I would apologize for the length of this article, but that would require me truly being sorry. The only thing I'm sorry for is not saying more and not saying something sooner.

Cover Image Credit: Deborah Hazen

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6 Things NOT To Say To Someone Struggling With Infertility

No, I can't "just adopt."

Five years ago this week, I was diagnosed with MRKH syndrome. Essentially it means I was born without a uterus, so I can't have children naturally. Some days I'm okay with it, and some days I'm not. Finding out you can't have children years before I would even consider having any has been the longest and toughest emotional roller coaster I have ever experienced.

MRKH only affects about 1 in 5,000 women in the US , so it can sometimes feel lonely and isolating. People will say things that they think are comforting, and while they do mean well, sometimes their words can hurt more than they help. This doesn't just apply to MRKH syndrome. It applies to anyone who is unable to have children.

People say things they think will make the person feel better or in some cases, provide a solution, but most of the time they just make the wound even deeper. Here are some things you definitely shouldn't say to somebody who is struggling with infertility.

1. "You can just adopt."

No, I can't JUST adopt. Adoption is a complicated process in many respects that can take years. It's not that simple.

2. "At least you get to keep your figure."

Please. I would gladly take your stretch marks and baby fat if it meant I could experience pregnancy.

3. "You don't have to worry about [insert pregnancy symptom here]."

Again. Morning sickness, swollen ankles, backaches. Many women would take that over being childless any day.

4. "Why can't you?"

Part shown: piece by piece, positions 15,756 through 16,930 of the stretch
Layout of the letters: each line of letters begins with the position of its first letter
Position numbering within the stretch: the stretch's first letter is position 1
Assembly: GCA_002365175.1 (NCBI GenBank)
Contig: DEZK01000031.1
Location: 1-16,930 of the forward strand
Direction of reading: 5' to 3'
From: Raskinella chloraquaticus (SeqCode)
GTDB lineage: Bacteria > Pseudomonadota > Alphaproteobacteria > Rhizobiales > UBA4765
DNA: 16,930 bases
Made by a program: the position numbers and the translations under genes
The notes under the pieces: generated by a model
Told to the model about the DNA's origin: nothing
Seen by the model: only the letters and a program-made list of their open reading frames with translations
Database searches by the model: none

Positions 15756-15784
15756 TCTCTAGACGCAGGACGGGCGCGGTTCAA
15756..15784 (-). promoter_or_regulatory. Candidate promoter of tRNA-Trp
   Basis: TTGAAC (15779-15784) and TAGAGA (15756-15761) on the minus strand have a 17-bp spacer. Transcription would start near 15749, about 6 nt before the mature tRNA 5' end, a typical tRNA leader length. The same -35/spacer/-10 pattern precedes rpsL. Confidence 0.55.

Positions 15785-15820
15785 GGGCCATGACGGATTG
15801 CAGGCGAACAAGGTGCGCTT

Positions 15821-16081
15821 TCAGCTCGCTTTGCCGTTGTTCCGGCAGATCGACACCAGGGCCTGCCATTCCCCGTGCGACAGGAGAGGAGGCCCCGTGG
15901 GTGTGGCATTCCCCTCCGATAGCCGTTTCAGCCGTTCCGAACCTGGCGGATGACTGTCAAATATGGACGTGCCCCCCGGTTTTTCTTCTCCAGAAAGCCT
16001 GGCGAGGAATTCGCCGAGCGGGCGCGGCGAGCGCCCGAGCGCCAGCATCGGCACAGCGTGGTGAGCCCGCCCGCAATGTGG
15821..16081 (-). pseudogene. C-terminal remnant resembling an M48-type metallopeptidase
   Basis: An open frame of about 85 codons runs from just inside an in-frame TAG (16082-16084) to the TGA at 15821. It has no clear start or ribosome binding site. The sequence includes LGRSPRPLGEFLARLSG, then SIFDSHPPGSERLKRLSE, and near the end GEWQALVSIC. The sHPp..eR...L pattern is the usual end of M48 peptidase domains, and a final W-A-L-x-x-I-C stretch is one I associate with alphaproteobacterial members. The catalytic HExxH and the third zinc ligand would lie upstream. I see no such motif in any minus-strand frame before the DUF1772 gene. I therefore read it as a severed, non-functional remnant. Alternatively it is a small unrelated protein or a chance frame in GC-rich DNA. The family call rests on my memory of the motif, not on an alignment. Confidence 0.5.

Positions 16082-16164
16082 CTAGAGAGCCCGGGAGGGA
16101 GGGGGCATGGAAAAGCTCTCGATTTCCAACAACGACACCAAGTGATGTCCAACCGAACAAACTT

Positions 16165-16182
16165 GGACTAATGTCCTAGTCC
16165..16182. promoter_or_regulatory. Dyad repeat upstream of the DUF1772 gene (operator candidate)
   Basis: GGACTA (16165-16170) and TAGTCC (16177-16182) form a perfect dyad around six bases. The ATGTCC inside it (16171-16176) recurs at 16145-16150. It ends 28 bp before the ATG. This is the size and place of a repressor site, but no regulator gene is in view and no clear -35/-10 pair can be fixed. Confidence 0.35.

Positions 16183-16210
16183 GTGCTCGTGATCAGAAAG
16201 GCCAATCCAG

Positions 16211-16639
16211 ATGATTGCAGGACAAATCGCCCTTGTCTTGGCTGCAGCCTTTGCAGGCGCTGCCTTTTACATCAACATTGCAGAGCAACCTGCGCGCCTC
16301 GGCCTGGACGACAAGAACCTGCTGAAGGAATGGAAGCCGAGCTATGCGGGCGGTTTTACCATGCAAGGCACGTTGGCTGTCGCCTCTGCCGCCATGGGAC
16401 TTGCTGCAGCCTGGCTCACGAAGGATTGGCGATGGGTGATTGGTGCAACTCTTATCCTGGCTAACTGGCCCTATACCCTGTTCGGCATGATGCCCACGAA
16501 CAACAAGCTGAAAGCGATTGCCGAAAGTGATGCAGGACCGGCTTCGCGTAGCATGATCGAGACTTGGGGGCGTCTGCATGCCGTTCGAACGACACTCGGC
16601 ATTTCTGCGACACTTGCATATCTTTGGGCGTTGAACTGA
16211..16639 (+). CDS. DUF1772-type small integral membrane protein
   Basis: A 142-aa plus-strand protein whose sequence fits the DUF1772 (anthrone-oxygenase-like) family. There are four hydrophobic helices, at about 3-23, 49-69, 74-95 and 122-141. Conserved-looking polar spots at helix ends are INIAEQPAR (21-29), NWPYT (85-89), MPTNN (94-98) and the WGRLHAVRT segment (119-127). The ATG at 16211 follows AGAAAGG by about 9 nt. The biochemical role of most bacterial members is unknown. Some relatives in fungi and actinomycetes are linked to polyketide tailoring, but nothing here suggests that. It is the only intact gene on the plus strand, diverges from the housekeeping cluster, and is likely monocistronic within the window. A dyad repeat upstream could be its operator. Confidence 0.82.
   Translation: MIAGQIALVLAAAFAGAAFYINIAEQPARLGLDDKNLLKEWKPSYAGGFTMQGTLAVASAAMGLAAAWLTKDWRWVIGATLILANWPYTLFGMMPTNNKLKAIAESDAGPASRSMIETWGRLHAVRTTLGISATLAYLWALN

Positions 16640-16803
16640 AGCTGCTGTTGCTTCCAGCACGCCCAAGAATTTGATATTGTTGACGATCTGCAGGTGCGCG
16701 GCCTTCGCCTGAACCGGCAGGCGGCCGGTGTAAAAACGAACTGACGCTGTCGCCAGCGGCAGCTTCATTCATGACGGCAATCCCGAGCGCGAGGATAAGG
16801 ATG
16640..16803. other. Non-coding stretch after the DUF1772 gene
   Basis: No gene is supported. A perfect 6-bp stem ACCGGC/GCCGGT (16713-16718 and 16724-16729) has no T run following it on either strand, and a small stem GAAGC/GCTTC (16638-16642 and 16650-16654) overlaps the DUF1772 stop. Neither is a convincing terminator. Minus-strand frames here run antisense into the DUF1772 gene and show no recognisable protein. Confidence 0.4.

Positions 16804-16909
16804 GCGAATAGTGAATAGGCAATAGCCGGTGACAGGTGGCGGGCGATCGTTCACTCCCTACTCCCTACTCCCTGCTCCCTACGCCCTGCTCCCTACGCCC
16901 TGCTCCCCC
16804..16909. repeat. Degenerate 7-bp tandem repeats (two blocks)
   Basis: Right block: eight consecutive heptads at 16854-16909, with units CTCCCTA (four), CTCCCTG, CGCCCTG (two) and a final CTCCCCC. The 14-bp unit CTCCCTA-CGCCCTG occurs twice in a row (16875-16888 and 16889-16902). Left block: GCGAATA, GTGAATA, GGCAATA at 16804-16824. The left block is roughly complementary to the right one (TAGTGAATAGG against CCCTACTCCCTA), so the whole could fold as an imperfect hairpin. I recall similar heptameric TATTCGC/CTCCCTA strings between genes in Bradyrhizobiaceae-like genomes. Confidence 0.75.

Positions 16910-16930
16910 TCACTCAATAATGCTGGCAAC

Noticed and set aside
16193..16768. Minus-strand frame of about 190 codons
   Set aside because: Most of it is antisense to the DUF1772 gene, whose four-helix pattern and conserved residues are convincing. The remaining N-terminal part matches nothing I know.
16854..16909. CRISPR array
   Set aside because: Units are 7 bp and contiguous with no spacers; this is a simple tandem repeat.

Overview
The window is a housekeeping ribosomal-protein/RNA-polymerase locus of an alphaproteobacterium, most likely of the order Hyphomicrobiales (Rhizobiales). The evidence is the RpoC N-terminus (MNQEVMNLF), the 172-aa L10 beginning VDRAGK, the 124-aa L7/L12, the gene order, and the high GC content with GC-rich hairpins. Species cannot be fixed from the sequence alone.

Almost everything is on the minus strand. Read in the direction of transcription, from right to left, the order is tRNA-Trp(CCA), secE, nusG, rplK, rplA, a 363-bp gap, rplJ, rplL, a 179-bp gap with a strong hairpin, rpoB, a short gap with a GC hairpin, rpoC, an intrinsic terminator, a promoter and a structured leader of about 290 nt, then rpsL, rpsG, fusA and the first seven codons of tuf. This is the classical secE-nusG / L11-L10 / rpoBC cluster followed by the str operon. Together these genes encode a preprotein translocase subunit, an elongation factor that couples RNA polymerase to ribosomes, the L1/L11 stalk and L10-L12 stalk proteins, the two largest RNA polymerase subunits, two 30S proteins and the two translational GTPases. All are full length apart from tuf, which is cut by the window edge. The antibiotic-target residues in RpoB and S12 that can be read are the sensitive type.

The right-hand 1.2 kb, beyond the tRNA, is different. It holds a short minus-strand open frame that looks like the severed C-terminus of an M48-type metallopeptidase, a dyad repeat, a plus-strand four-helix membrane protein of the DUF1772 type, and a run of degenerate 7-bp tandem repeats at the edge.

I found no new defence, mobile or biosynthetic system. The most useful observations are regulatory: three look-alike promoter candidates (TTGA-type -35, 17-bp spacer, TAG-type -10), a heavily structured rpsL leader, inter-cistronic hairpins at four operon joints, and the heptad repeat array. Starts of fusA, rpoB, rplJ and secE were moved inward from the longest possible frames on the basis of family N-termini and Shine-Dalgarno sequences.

While my goal is to be open and spread awareness about MRKH syndrome, this is an extremely personal question and a violation of privacy.

5. "Have you tried [insert fertility treatment here]?"

Chances are, someone with infertility has tried every treatment in the book. This isn't your place to give advice.

6. "Just relax. It will happen."

Even if you know the cause of a person's infertility struggle, it's best to hold off on giving any type of advice unless you're asked directly.

Cover Image Credit: Pixabay

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5 Reasons Car Naps Are The Best

All naps are great, but there are plenty of reasons why car naps are the best of all.

There's no such thing as a bad nap. Still, some naps are better than others. When ranking naps, there's no doubt that car naps are the best of all. Here are five things that make them so great.

1. They don't waste time

You either sleep or sit there and do nothing, so sleeping isn't technically a waste of time. Yes, you could find something productive to do during the ride, but chances are high that you probably won't.

2. The trip seems shorter

Would you rather stare out the window for hours or take a nap and wake up at your destination? The choice seems clear to me.

3. There is the nice motion of the car

I mean, it is basically like a cradle that rocks you to sleep.

4. The sound puts you to sleep

The low hum of the car on the road will have you asleep in seconds.

5. You wake up refreshed for your next adventure

When you finally arrive at wherever you are heading, you are wide awake and ready for whatever is ahead!

Cover Image Credit: Pexels